Summary and book reviews of Rat by Fernanda Eberstadt

Rat

A Novel

by Fernanda Eberstadt

Rat by Fernanda Eberstadt
  • Critics' Opinion:

    Readers' Opinion:

     Not Yet Rated
  • First Published:
    Mar 2010, 304 pages
    Paperback:
    Mar 2011, 304 pages

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Book Reviewed by:
Judy Krueger

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About this Book

Book Summary

With Rat, Eberstadt has found a new setting she knows well, the South of France, and the story she tells is original, powerful, and heartrending—about a child’s search for a father she has never known.

Of The Furies, Fernanda Eberstadt’s last novel, Alexandra Jacobs wrote in the New York Observer that it “veers pretty close to genius . . . Eberstadt is an expert, sensual, and at times truly breathtaking conjurer of New York City.” With Rat, Eberstadt has found a new setting she knows well, the South of France, and the story she tells is original, powerful, and heartrending—about a child’s search for a father she has never known.

Rat is fifteen-year-old Celia Bonnet, who lives with her unmarried mother, Vanessa, a free-spirited local beauty, in a farmhouse compound with other single-parent families in the Pyrénées Orientales, a gorgeous but forlorn Mediterranean no-man’s-land just north of the Spanish Catalan border. Rat is the result of a one-night encounter between Vanessa and Gillem, the son of a London model from the 1960s, who used to spend summers in the area and whom Rat has never spoken to or met. But when Vanessa’s current boyfriend starts preying on Morgan, the orphaned nine-year-old who is Rat’s adopted brother, she decides to take Morgan and run away to her father in London. As the novel unfolds, the two children undertake a difficult journey to find the man who might finally explain to Rat who she is and where she belongs.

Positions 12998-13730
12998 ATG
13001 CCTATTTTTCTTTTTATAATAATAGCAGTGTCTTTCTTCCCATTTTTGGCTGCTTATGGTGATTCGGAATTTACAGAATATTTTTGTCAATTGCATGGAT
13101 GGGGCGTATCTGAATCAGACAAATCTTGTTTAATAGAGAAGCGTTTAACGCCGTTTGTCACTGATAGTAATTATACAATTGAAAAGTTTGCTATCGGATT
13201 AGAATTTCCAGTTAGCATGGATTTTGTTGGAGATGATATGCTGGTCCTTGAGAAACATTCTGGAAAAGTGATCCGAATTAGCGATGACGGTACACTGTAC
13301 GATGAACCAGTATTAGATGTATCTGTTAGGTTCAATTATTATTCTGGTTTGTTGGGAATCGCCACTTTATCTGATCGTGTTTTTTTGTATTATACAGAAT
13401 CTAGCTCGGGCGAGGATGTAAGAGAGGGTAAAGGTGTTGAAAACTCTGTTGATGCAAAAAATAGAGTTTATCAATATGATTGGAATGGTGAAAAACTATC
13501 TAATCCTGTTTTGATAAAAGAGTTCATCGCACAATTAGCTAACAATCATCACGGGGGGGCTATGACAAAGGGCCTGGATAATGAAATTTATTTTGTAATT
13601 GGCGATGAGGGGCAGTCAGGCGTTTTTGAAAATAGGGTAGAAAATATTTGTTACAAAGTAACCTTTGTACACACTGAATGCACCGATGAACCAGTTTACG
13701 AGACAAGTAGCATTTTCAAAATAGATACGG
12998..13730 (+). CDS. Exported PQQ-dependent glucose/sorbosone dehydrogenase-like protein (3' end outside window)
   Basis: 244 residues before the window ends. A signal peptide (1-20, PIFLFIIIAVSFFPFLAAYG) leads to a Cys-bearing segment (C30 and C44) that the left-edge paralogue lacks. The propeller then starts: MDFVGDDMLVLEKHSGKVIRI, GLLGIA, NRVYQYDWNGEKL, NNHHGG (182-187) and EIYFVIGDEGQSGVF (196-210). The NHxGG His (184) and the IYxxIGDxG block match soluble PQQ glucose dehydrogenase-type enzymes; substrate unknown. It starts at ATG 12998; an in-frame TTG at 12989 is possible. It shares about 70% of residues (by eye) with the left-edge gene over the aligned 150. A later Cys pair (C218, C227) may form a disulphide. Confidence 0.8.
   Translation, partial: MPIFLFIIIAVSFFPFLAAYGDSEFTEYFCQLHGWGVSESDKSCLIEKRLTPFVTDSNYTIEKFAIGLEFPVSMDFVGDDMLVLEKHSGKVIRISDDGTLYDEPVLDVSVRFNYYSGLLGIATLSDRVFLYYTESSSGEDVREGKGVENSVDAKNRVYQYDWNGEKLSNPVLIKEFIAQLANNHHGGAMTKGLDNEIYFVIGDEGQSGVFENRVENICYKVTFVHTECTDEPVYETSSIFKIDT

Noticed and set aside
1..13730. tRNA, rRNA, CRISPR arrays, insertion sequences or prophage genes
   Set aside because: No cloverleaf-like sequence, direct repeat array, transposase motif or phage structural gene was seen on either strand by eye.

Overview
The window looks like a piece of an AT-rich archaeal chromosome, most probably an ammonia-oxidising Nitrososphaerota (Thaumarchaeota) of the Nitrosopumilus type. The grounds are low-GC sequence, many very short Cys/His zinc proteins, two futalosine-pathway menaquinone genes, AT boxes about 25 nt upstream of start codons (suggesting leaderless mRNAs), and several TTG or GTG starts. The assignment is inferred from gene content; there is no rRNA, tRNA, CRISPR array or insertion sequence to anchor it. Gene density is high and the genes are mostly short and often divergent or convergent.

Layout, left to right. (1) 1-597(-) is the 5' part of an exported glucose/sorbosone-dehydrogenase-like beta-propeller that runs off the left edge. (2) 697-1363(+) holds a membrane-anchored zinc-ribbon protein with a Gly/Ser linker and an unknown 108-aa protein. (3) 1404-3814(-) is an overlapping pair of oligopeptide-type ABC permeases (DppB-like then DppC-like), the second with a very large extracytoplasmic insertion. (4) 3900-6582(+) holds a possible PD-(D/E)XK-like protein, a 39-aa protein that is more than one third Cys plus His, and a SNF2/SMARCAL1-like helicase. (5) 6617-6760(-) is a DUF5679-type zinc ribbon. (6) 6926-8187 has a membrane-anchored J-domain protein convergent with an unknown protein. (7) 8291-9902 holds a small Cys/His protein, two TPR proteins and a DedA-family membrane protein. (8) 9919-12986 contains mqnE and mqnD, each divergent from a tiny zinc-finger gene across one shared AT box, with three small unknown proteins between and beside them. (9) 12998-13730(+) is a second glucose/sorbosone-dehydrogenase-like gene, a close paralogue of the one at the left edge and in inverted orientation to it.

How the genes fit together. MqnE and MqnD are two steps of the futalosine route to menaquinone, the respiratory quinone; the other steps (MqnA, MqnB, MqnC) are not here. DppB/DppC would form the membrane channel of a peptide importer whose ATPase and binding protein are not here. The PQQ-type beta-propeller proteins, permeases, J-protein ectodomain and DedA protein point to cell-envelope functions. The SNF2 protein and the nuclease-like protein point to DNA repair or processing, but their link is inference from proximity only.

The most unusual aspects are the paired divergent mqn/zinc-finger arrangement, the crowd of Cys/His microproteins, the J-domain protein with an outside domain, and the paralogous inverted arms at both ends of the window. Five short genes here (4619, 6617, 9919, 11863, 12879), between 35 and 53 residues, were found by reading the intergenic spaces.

This is an enthralling novel with a luminous sense of place—both physical and emotional—and, at its core, a bold, engaging young heroine for our times.

Excerpt
Rat

The first time she is conscious of seeing her mother—whom she’d thought as much a part of herself as the scar on her forehead or her broken front tooth—judged by a stranger’s eyes.

Vanessa is taking Rat and the neighbors’ kids to the beach. To get to the beach from their place, you have to cross a highway. It’s not a megahighway—there are only two lanes—but it’s the kind of dead-straight, flat-as-a-pancake, five-kilometer stretch where drivers like to pretend they’re practicing for the Paris–Dakar. There’s a culvert that runs under the highway, which is where you are supposed to cross, but after it’s rained, the tunnel goes knee-deep in black mud. So Vanessa has made the kids scramble up the embankment, and now is urging them across the road.

There’s nothing hurried about Rat’s mother’s approach: she is strolling right into the threat of fast traffic, willing any oncoming cars to halt. Solenne...

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Reviews

BookBrowse Review

BookBrowse